More than $1,000,000 in grants supporting under-served youth through community tennis programs has been doled out by the USTA Foundation (USTAF) to 105 National Junior Tennis & Learning (NJTL) chapters. And with it, 30,000 kids are projected to pick up a racquet for the first time in an era where tennis participation is on the rise.

From the Sloane Stephens Foundation in Compton, Calif. to the Central Lincoln County YMCA in Damariscotta, Maine, the selected grantees from Cycle 1 represent projects across 36 states and the District of Columbia. With the goal of building character, improving wellness and achieving academic excellence, chapters are expected to topple 56,000 hours of education and 95,000 hours of tennis activities.

“These grants are a reflection of the tremendously impactful work that NJTL chapters do every day in local communities,” said USTA Foundation President Kathleen Wu.

Bailey with the USTAF's Dan Faber (Executive Director) and Jeff Harrison (Director, Fund Development).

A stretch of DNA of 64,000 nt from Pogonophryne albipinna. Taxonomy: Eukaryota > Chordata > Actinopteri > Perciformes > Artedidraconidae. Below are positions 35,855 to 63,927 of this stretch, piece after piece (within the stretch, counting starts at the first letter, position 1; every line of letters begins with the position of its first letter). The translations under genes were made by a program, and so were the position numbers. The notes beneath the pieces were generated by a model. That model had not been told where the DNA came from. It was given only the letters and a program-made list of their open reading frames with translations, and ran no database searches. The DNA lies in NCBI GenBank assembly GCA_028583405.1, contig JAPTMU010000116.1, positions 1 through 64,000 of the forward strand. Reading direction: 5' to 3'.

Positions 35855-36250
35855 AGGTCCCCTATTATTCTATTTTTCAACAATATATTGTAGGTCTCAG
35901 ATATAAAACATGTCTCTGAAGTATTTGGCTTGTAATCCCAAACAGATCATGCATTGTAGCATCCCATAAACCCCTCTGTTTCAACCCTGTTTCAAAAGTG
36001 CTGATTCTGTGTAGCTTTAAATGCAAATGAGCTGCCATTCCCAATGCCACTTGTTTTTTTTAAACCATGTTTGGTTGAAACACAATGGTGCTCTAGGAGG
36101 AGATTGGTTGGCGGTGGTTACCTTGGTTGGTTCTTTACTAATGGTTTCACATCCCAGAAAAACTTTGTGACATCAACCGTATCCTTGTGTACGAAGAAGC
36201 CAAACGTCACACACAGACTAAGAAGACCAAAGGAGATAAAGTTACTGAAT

Bailey with the USTAF's Dan Faber (Executive Director) and Jeff Harrison (Director, Fund Development).


One shining example of this impactful work is how NJTL programming cultivates future leaders. Take junior player Tory Bailey and his collaboration with the Pete Brown Junior Tennis Program (PBJTP), one of the Cycle 1 grant recipients.

Unable to compete in the California Interscholastic Federation (CIF) as an independent player due to his state's current rules and regulations for both charter and home school students, Bailey joined forces with PBJTP. This "doubles team" developed a community tennis program for non-traditional high school players and a plan encouraging the CIF to revise its current entry process policy. By taking action, Bailey became a voice for inner-city students in low-income environments looking for equal opportunities to compete. Set to attend Howard University on a tennis scholarship, Bailey was recognized for his efforts with the Billie Jean King Youth Leadership Award.

Applications for Cycle 2 launch on August 2, with grants ranging from $2,500 to $40,000.